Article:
3. Mike Stamm permalink

    “Fascism is corporatism” indeed; it is no accident that the media rely on the Dow Jones and the NASDAQ as its indicators of economic well-being, never mind the unalterable fact that we have a staggering disparity between the obscenely wealthy and the working poor. A DJ index of just under 35,000 simply MUST mean that all is right with the world, and we don’t need to change a thing. That kind of not-thinking has got us where we are today: in a nation afflicted with political paralysis and partisanship so extreme as to make any near-future hope of even partial reconciliation a fantasy. Anger is indeed often the result of fear…and I fear for this country. Those responsible for its current state are lucky that most, like me, are not willing to take the increasingly obvious step and eliminate them all from the world. I have no children, so my fears for the future involve no immediate personal stake, but I have relatives and friends who do have children, and they deserve far better than we are apparently willing to leave them. So it may be that we will see the not-very-distant day when they decide to take what they need, and be damned to those who would stand in the way.


    • Thanks very much, Mike. And, the public seems unaware that the market index is not a measure of how the economy is; it is a measure of how the economy is expected to do. In simple terms, it’s the projection of a fantasy – which can evaporate at a moment’s notice.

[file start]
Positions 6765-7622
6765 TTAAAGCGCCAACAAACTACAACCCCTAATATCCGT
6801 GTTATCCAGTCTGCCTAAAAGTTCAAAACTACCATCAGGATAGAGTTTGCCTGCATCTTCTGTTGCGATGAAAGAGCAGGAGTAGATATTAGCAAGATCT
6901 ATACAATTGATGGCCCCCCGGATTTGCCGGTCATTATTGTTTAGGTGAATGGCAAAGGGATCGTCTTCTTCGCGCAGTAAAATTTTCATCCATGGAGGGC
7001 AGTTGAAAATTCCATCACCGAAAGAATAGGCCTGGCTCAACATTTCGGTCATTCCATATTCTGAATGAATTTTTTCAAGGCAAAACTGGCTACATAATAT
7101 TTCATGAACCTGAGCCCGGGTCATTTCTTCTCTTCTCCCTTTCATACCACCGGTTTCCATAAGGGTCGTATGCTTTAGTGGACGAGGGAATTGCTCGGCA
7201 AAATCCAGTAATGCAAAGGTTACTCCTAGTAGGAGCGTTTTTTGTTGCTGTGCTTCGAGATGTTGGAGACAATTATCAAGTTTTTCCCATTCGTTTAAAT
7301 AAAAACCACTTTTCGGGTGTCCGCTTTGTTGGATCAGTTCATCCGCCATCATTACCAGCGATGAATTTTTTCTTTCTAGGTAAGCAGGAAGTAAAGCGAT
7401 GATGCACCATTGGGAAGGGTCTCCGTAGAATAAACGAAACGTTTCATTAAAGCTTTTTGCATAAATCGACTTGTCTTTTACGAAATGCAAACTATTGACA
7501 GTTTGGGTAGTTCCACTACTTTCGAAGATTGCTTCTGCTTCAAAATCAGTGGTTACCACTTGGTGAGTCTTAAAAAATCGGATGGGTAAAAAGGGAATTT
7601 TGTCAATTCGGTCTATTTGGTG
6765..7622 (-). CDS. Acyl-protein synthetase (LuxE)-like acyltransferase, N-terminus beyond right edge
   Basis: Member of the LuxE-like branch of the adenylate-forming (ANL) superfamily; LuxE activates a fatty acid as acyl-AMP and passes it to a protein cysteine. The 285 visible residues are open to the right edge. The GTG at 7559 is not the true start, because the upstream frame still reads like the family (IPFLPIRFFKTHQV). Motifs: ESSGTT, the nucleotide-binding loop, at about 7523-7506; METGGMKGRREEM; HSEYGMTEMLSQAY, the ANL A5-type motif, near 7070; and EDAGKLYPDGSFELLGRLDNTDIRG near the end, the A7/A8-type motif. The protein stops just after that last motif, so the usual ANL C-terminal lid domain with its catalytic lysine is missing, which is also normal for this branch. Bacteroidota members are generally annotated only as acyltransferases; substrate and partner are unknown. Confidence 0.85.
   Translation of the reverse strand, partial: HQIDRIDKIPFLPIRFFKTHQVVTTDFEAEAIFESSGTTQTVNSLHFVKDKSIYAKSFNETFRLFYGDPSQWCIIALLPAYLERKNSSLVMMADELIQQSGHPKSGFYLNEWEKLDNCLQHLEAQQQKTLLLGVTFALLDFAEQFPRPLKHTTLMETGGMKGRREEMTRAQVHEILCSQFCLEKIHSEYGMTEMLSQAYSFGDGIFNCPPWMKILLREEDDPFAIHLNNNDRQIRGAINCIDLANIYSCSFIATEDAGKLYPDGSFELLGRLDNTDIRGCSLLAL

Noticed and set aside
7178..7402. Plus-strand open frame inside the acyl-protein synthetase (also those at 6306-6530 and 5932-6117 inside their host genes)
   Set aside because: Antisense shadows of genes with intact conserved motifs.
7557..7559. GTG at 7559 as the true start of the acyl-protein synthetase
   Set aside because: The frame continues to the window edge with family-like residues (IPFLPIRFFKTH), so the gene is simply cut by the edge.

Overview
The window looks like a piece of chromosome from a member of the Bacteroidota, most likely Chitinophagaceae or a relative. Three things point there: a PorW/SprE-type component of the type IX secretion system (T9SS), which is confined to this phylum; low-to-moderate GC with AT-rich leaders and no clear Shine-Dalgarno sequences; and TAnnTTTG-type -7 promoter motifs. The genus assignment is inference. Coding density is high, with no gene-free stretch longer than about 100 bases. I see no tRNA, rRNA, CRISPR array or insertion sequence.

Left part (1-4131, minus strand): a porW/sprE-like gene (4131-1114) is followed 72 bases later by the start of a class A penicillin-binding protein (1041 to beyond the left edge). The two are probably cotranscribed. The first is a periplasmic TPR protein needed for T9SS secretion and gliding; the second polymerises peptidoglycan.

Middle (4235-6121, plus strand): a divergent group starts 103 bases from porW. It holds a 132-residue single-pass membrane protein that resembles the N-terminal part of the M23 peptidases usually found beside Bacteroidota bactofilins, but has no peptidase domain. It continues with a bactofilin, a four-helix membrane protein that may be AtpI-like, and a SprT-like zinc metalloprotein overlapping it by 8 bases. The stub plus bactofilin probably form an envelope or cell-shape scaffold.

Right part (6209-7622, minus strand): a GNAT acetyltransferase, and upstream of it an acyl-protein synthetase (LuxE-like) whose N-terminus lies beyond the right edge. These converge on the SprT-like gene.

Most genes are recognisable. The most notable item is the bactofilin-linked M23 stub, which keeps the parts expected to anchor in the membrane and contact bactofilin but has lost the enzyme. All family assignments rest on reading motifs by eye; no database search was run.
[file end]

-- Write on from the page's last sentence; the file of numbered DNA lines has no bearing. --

I found it very telling that in the last election cycle Bernie Sanders, a self declared Democratic Socialist, had overwhelming support from the young, well educated voters. One can only hope they do not lose their enthusiasm over the next four years.


  4. I was hoping for another bit of Tonio; my only disappointment is that it was so short, and that it so vividly pointed out my own shortcomings as an author. More please.

    Meanwhile, the real point of this offering was well made. I have rarely known true anger, and when I did, it was frightening. I honestly think I might have done real damage to my child at one point if I had been able to see her through the red. Thank goodness it passed quickly, and never came back. I don’t remember what angered me, but will never forget the incident. What goes for anger now, my granddaughter used to call “flusteration”.

    Who knew that the world would ever be one in which “living on a fixed income” would be a happy statement. We don’t have a lot of money, but what we have is sure; something my children, and so many others within my acquaintance, can’t say. We have enough, and that’s good enough. I watch as others struggle with homelessness and food insecurity, and it makes me cry. Financial disparity has become the issue of the day, when those of us who would once have considered ourselves relatively poor are so much better off than our friends and family who struggle to keep roofs over their heads and food in their stomachs. I help where I can, but I spend a lot of time feeling completely helpless to make any real difference.